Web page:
The pentamer query table contains all possible pentamers for DNA shape features of the central bp, considering up to a 2-bp flanking region, which consists of the nearest-neighbors and next-nearest-neighbors. Despite this definition, flanking regions exceeding two bp may still be influential, which has been shown for the central TpA step37. For some TFs having a long core motif, a more complete view of DNA shape considering longer-range flanking regions is necessary. In addition, some DNA shape parameters are bimodal15, and statistically calculating an average value for the query table may not capture the whole picture. The ability to approximate DNA shape features using only sequence information such as mono- and dinucleotides38 also highlights the limitations of the pentamer query table. Although it is possible to generate a query table for longer k-mers, the number of simulations that would be necessary to cover all longer k-mers is exponentially higher; meanwhile, there are not enough existing experimental structures28. Therefore, there is a need for a method that can accurately predict DNA shape features in a high-throughput manner using only limited data while considering longer-range effects.

To develop such a model, we began with assumptions about how the 3D DNA structure is affected by sequence. Firstly, we assumed that DNA shape features at each bp are mainly influenced by their neighboring bp, and that this influence weakens with distance. Secondly, we assumed that this influence can be statistically inferred. Therefore, we designed a specialized deep learning architecture to deal with variable-length DNA sequences and computed the neighboring effects of flanking regions in a layer-by-layer manner (Fig. 1a–d, Supplementary Fig. 1). We trained the model on DNA shape features that were previously analyzed and compiled from MC simulations (Fig. 1b, Supplementary Figs. 23) and which had been experimentally validated27. The model now considers longer range neighboring effects compared to current data source limitations (Fig. 1e) and can be used for predicting DNA shape features from any given sequence (Fig. 1f, g). We then evaluated the predicted DNA shape features with a tetramer query table derived from MD simulations (Supplementary Table 1)28. We compared predictions from our resulting model, Deep DNAshape, to predictions from our original pentamer-based DNAshape (DNAshapeR) method39 (Figs. 24, Supplementary Table 2). To thoroughly benchmark the model, we also trained it on alternative DNA shape sourced from experimentally solved structures40 and MD simulations41 (see Supplementary Information), leading to the generation of Deep DNAshape (Expt) and Deep DNAshape (MD). These models were then compared with the MC-trained Deep DNAshape method, along with comparative analysis across all model variants (Supplementary Fig. 4, Supplementary Table 3).

Fig. 1: Deep DNAshape schematic.
figure 1

Deep DNAshape model (a) and training data for the model (b). Sequences used in simulations are pooled together, and corresponding DNA shape values are assigned to each position of each sequence. Some values, such as MGW at the terminal bp, are not defined and therefore excluded. c Schematic representation of the Deep DNAshape model. DNA sequences go through several ‘shape layers’. Each time the model goes through a shape layer, features for each individual position are passed to its nearby two positions, allowing one additional consideration for the flanking region. d Simple diagram of ‘shape layer’. In each layer, features from neighboring nodes are collected and computed with information in each current node. Features are updated for each node on the sequence. See Methods for details. e Capacity comparison between the Deep DNAshape model and current data limitations. The shown labels ‘MC’, ‘XRC’ and ‘MD’ are current limitations to generate pentamer or tetramer query tables sourced from Monte Carlo simulations, X-ray crystallography, and molecular dynamics simulations, respectively. f Deep DNAshape model usage. Deep DNAshape can process a given DNA sequence as a string of characters (A, C, G, and T) and predict any specific DNA shape feature for each nucleotide position of a sequence. g All DNA shape predicted by the Deep DNAshape model. In addition to static DNA shape features, the model can predict DNA shape fluctuations (Cartoons do not represent real values of low or high. Values can be negative or positive for angular shape parameters.). Shown are graphical explanations of the four most frequently-used DNA shape features (MGW, ProT, Roll, and HelT).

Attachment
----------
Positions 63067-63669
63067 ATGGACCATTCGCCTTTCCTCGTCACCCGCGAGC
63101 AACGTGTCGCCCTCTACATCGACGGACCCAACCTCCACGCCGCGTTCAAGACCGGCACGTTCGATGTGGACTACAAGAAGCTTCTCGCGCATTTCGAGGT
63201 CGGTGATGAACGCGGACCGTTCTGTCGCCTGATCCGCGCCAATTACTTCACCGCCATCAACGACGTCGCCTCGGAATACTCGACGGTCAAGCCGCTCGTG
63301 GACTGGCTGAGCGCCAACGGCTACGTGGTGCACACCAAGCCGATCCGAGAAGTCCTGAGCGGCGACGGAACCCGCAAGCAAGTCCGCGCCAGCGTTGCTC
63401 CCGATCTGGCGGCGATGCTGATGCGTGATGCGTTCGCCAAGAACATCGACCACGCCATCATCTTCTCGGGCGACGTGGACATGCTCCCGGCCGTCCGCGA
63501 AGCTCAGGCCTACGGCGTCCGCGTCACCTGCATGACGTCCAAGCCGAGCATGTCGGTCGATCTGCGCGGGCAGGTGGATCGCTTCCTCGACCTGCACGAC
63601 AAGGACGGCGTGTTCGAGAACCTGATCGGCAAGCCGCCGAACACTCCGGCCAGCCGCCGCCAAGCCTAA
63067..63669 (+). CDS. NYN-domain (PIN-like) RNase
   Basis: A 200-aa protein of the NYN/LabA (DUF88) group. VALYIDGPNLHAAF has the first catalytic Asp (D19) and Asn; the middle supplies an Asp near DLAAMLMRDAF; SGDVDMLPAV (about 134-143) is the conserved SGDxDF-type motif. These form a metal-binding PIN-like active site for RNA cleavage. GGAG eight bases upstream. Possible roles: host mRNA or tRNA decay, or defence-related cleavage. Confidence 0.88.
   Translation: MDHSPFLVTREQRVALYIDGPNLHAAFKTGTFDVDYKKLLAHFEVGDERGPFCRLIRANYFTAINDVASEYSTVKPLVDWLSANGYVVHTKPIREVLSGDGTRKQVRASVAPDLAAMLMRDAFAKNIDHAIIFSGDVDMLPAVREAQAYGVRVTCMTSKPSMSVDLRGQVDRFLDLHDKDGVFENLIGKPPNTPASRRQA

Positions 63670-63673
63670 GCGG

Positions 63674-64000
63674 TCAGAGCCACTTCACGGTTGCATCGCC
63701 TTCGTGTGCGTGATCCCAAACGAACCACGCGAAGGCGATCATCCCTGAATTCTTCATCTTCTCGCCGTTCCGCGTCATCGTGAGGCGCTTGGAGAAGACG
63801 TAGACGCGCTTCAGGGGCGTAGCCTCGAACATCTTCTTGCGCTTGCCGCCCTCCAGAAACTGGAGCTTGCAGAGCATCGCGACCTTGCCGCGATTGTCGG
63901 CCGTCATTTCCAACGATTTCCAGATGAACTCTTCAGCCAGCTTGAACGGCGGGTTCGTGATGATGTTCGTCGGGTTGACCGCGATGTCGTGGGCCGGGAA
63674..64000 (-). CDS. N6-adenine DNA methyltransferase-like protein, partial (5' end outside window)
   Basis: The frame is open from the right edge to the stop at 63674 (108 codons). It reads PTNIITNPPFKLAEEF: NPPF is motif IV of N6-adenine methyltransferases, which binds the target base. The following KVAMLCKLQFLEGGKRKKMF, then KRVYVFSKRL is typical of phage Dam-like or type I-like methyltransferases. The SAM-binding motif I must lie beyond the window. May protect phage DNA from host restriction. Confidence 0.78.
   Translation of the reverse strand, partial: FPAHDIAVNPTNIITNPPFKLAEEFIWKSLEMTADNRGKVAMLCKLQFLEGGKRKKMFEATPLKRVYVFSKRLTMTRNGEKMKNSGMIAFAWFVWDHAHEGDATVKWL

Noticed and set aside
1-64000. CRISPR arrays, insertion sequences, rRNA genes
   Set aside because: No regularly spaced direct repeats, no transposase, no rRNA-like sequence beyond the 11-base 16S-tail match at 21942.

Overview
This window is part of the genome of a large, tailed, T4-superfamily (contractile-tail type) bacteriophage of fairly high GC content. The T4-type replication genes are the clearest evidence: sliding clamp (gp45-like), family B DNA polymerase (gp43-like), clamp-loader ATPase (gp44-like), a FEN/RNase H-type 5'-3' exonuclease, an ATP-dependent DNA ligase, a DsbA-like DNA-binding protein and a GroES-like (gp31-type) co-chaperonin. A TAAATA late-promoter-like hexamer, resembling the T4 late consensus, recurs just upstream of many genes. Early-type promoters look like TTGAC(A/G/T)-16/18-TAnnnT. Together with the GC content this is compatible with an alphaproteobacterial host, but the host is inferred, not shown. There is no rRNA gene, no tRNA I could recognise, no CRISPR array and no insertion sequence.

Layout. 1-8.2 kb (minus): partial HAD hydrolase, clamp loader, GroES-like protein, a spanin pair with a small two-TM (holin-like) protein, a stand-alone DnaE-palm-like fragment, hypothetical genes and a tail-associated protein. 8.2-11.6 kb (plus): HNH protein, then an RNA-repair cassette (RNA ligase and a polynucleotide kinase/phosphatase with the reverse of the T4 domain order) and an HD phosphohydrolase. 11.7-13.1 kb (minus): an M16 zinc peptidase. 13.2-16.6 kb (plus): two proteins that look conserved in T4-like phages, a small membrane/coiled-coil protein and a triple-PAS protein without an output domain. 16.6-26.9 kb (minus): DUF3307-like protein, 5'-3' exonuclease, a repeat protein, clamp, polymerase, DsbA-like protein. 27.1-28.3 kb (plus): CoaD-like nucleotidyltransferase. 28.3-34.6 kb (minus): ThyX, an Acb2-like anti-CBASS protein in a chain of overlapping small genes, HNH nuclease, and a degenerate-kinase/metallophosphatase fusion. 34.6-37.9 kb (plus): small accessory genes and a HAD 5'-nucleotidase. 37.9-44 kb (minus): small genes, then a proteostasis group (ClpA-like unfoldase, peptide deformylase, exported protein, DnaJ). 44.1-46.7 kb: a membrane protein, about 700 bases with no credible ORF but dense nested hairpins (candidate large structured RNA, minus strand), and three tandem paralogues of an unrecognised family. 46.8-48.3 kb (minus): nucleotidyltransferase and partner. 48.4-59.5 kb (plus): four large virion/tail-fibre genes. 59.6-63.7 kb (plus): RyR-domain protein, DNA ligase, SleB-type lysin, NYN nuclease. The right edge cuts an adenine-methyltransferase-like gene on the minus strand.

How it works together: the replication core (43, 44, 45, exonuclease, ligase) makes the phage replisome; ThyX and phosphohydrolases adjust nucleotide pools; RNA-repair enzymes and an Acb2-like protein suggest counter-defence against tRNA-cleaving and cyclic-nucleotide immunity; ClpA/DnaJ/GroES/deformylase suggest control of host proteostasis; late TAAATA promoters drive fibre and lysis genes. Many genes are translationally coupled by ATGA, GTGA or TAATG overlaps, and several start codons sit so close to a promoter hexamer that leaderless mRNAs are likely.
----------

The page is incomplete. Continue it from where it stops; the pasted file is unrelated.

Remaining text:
Fig. 2: Minor groove width predicted by Deep DNAshape using extended flanking regions.
figure 2

ad Heatmaps showing MGW values at central position for all possible 7-mers. a, c MGW values as if we constructed a 7-mer query table from all available MC simulations directly. b, d MGW predictions generated by the Deep DNAshape method for all possible 7-mers. a, b All sequences with ‘A’ in the center. c, d All sequences with ‘C’ in the center. Flanking regions from 5’ and 3’ are sorted based on distance to the center and bp character in the heatmap. ‘_’ represents A, C, G, and T in sequential order for flanking 5’ and in reverse order for flanking 3’. ef Boxplots showing MGW values predicted by Deep DNAshape for random sequences with fixed 5’ and 3’ caps. e Predictions are capped by ‘GCGC’, and f Predictions are capped by ‘AAAA’. Center line indicates the median. Box limits are 75th and 25th percentiles. The whiskers extend 1.5 times the interquartile range (IQR) from the top and bottom of the box. Outliers are removed in boxplots.